Refugees fleeing Islamic State for Europe seldom make it
BERLIN | As conflicts worsen in the Middle East and North Africa, immigrants from those regions increasingly are embarking for Europe in search of better lives. Many never reach their destinations.
About 1,600 immigrants have died in the past three months en route to Europe, bringing the total to nearly 2,000 this year alone, the U.N. Committee for Human Rights said in August. At least 700 more are feared drowned in a shipwreck off the coast of Libya in September, according to the International Organization for Migration.
“By now the EU is the deadliest border on earth,” said Henk van Houtum, head of the Nijmegen Centre for Border Research at Radboud University in the Netherlands. “Undocumented migrants are entering in increasingly dangerous ways. Many illegal migrants have died on their way to the EU — more than 23,000 since 1993.”
The fatalities are the most visible dimension of the EU’s immigration problem. But they aren’t the only problem: Immigrants who reach the continent pose other challenges that are pitting European countries against each other.
Most of Europe’s immigrants are heading to prosperous EU member states like Germany or Sweden, where jobs and social welfare benefits are plentiful. But according to EU laws, those who survive the perilous journey across the Mediterranean or through the Middle East and Turkey must remain in the country where they first entered Europe.
That means many immigrants are stuck in economically struggling border countries like Bulgaria, Italy and Spain that don’t have the resources to accommodate them. Many immigrants wind up living in dismal tent cities and subsisting on aid from governments and aid organizations.
Southern European countries are asking the rest of Europe for help in processing refugees who arrived on their shores but never intended to stay.
“Countries on the Mediterranean recognize the particular challenges that come with the search and rescue of spontaneous arrivals across the sea,” said Elizabeth Collett, a Brussels-based analyst at the Migration Policy Institute. “They would like other member states to help them with the asylum processing.”
Italy, for instance, is spending $17 million a month on ships, helicopters, housing and other measures to accommodate a 700 percent increase in immigrants compared to last year.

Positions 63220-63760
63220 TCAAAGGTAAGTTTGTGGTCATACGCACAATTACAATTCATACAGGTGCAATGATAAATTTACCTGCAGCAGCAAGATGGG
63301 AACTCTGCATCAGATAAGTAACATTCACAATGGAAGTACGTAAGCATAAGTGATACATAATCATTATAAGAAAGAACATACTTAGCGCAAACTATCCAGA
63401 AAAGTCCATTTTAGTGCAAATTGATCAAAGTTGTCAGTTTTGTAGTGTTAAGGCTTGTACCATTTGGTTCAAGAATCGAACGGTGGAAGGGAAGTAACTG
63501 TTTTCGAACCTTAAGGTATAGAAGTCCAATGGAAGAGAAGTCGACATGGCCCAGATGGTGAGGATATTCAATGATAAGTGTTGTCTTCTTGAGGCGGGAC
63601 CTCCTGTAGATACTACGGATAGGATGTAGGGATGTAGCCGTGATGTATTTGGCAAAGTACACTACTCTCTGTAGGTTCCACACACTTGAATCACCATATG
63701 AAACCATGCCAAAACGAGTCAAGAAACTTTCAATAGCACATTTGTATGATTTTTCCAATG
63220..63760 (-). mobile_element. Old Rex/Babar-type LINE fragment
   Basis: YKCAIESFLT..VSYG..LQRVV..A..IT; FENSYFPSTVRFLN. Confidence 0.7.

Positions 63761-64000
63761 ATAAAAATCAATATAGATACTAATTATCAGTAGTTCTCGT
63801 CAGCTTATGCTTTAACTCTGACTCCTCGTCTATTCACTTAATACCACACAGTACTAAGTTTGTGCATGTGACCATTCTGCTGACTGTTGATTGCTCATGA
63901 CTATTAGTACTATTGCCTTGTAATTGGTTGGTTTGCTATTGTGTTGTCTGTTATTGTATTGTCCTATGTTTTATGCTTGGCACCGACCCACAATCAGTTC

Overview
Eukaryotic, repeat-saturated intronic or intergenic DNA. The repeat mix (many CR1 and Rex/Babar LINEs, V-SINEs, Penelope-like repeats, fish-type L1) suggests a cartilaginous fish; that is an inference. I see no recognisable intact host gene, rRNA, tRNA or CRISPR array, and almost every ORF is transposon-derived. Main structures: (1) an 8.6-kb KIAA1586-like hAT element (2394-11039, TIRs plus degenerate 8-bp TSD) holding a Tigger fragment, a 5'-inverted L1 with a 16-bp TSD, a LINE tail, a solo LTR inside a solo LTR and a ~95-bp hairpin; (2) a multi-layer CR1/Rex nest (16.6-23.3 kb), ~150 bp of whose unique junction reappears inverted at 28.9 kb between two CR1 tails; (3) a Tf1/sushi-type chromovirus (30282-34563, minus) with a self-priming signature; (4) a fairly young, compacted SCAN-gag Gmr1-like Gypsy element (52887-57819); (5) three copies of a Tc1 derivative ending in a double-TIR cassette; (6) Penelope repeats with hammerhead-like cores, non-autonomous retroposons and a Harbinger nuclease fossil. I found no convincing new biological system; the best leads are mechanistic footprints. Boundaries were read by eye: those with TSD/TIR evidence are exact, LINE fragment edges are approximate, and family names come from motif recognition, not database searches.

At the same time, however, Germany, Sweden and other Scandinavian countries accept a disproportionate amount of asylum-seekers in Europe who have fled political repression and violence.
According to Eurostat, Germany reported the highest number of asylum applicants last year — 127,000 — nearly double the number in France, which had over 66,000. Sweden just had over 54,000, while the United Kingdom had almost 30,000.
But getting EU members to agree on a common policy has been a thorny problem, Ms. Collett says.
The EU has appropriated $4 billion over the next six years to help member states handle the influx. But that funding won’t be enough if Brussels does not commit to embracing an EU-wide immigration policy, analysts say.
European leaders have not changed EU rules to allow asylum-seekers and refugees to move more freely within the EU, for example, a change that would redistribute their numbers throughout the continent.
“We effectively have the vaguest set of commitments they could possibly make,” said Ms. Collett. “Because anything more specific became too contentious.”
Instead, European leaders focus on border security.
“It is easier for European governments to collaborate on areas where specifically there is a security imperative,” Ms. Collett said. “Border management seems to be progressing faster than the other issues, such as legal migration and asylum. Member states can see the advantages of collaborating on border management, but can’t necessarily see the same advantages in collaborating on asylum.”
The choice of Greek Defense Minister Dimitris Avramopoulos to replace current EU Home Affairs Commissioner Cecilia Malmstrom, a Swede, in December signals the EU’s hardening stance, said James Hampshire, a politics lecturer at the Sussex Centre for Migration Research at the University of Sussex.
“The fact that he is a defense minister suggests that the commission wants to project a ‘tough’ approach to the issues of border control and irregular migration,” said Mr. Hampshire.
But increasing security on the border won’t stem immigration, said Mr. Van Houtum of Radboud University. Instead, it will likely result in more deaths as immigrants take bigger risks to reach Europe. Expanding legal immigration would be better because it would at least give authorities an opportunity to control how the immigrants enter the EU.
“People from countries like Afghanistan, Syria and Somalia almost have no possibility to travel legally to the EU, and often see no other option then to enter illegally,” said Mr. Van Houtum.
But liberalizing EU immigration policy is unlikely, said Steven Peers, a professor of EU law and human rights at the University of Essex in Britain.
“There are only a few people who would shrug off the loss of life and be indifferent to it, but at the same time, I think most people would like to save all those lives without having any extra immigrants,” Mr. Peers said. “That’s the problem politicians have: knowing that is where a lot of public opinion stands.”